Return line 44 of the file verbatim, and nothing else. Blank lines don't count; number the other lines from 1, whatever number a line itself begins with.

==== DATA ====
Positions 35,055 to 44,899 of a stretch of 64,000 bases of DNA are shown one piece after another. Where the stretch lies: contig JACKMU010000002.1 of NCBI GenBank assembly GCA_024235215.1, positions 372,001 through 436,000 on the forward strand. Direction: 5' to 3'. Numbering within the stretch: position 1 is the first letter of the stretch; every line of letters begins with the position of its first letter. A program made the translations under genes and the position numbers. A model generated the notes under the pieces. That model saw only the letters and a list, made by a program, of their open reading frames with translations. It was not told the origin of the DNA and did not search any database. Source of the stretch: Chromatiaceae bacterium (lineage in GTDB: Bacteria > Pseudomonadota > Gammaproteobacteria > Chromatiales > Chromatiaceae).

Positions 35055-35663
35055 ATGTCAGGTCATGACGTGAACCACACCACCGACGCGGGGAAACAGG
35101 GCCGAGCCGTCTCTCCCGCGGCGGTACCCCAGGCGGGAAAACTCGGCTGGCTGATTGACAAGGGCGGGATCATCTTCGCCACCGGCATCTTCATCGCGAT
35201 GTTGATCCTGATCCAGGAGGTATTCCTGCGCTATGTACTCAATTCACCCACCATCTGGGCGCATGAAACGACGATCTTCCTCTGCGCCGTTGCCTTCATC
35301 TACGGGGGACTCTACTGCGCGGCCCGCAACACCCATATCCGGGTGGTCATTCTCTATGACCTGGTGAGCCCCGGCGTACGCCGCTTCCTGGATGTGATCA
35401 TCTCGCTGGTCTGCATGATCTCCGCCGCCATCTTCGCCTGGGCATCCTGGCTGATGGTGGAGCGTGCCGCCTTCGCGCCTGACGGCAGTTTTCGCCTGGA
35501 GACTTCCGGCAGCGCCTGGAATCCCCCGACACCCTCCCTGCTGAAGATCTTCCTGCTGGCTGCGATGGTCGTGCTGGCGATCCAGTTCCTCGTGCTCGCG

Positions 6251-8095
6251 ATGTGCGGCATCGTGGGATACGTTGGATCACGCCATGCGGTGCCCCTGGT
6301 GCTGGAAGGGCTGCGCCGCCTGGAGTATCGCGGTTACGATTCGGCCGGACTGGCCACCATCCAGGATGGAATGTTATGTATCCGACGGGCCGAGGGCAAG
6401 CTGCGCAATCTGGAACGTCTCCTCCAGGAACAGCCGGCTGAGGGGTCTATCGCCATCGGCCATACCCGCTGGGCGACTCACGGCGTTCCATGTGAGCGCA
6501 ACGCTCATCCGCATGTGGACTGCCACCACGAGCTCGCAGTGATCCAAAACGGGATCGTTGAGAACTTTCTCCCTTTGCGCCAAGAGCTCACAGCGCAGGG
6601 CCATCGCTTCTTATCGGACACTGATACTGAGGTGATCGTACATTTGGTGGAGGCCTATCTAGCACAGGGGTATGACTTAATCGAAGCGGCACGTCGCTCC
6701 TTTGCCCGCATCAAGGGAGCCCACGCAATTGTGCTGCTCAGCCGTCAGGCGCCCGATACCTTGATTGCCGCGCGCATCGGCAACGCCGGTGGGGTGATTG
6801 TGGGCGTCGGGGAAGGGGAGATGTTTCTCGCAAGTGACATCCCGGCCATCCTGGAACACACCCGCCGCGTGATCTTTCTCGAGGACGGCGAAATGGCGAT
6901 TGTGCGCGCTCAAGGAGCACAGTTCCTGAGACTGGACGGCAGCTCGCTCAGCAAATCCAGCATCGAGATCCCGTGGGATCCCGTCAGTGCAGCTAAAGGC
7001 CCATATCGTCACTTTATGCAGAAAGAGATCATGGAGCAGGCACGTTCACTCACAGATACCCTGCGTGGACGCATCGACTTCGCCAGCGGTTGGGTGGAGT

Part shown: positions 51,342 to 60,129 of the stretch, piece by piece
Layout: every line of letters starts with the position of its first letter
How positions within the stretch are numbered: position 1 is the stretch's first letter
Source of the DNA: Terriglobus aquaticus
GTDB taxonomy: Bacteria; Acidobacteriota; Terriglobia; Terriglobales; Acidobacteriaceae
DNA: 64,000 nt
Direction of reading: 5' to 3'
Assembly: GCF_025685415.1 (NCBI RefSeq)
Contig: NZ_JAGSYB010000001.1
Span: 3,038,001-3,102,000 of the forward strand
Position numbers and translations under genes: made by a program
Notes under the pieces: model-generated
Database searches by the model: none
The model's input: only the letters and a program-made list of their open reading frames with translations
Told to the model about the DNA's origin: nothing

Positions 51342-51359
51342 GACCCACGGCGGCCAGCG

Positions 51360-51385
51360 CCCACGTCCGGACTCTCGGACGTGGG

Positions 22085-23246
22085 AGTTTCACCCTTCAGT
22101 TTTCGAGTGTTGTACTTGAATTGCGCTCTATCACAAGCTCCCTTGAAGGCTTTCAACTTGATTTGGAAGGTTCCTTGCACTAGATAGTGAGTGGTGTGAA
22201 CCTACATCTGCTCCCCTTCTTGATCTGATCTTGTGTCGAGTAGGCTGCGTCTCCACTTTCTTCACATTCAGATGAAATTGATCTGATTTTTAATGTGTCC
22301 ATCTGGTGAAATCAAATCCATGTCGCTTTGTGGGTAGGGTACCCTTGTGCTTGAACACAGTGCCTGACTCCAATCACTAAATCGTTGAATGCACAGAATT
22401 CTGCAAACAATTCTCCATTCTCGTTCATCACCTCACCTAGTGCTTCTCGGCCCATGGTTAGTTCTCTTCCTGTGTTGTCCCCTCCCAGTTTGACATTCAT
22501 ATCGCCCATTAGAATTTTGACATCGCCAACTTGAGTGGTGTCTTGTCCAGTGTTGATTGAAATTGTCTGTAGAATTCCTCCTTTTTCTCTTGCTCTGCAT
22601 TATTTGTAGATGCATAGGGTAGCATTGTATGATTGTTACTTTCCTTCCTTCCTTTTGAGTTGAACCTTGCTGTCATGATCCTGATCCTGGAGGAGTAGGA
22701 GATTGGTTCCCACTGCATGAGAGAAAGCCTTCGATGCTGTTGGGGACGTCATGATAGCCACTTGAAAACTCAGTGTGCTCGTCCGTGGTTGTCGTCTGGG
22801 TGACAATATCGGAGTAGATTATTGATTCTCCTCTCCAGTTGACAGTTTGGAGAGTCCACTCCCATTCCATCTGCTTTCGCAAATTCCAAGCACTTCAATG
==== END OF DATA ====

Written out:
22501 ATCGCCCATTAGAATTTTGACATCGCCAACTTGAGTGGTGTCTTGTCCAGTGTTGATTGAAATTGTCTGTAGAATTCCTCCTTTTTCTCTTGCTCTGCAT